Todd Hills does a lot of driving. He pastors a church and shuttles kids all over the state. “We do a lot of transporting and carpooling and gas prices like they are it adds up quick.”
Todd spends more than six thousand dollars a year on gas.
Reporter: How do you budget for that?
“Cross your fingers and hope nothing else happens when you get ready to fill it up,” said Todd.
But that’s pocket change to the state that’s seen its gas budget soar to more than 50 million dollars this year. That’s up five million dollars from 2010.
There’s no policy forcing state workers to save gas, but there is a state law requiring agencies to buy fuel efficient vehicles and another statute requiring regular maintenance on cars.
The Florida Highway Patrol is cutting its part of the state fuel budget by shopping around for the cheapest gas, patrolling less and using radar more strategically.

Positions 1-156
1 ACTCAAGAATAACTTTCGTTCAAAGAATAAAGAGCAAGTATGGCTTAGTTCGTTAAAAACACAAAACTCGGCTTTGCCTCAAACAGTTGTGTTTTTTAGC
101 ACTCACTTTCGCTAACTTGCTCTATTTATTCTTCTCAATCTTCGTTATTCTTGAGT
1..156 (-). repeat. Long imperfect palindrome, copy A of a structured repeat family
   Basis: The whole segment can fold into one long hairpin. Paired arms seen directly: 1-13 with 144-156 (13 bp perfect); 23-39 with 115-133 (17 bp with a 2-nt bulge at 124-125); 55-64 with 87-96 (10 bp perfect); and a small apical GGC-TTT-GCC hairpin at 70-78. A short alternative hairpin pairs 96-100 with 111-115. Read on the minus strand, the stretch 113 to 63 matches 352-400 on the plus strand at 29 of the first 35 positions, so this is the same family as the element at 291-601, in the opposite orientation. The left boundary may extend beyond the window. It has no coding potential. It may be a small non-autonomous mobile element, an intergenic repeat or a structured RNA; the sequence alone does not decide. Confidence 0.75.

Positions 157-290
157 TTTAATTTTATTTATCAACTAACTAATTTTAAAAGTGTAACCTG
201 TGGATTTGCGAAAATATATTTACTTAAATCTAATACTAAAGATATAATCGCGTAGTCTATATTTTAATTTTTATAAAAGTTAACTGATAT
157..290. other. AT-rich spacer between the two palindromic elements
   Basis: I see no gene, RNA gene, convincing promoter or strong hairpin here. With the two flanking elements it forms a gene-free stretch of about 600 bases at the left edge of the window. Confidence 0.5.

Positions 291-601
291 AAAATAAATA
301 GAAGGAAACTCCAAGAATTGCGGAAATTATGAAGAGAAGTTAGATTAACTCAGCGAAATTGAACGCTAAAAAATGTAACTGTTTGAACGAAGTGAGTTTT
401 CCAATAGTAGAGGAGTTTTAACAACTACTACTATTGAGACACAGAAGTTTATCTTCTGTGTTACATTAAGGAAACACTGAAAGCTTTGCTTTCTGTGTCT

“We use more stationary radar, laser detail, versus just driving around,” said FHP Trooper Ryan Martina.
Governor Rick Scott says he hasn’t directly addressed the issue with his agency heads, but he’s concerned about all spending. “Gas is one of the issues, but in every agency we have to watch how we spend money.”
In the coming months, the state will begin exploring more ways to cut fuel costs. One option to save money on gas is selling some of the state’s 26-thousand vehicles.
Even though the state is spending a huge chunk of change on gas, it’s still less than one percent of Florida’s 70 billion dollars state budget.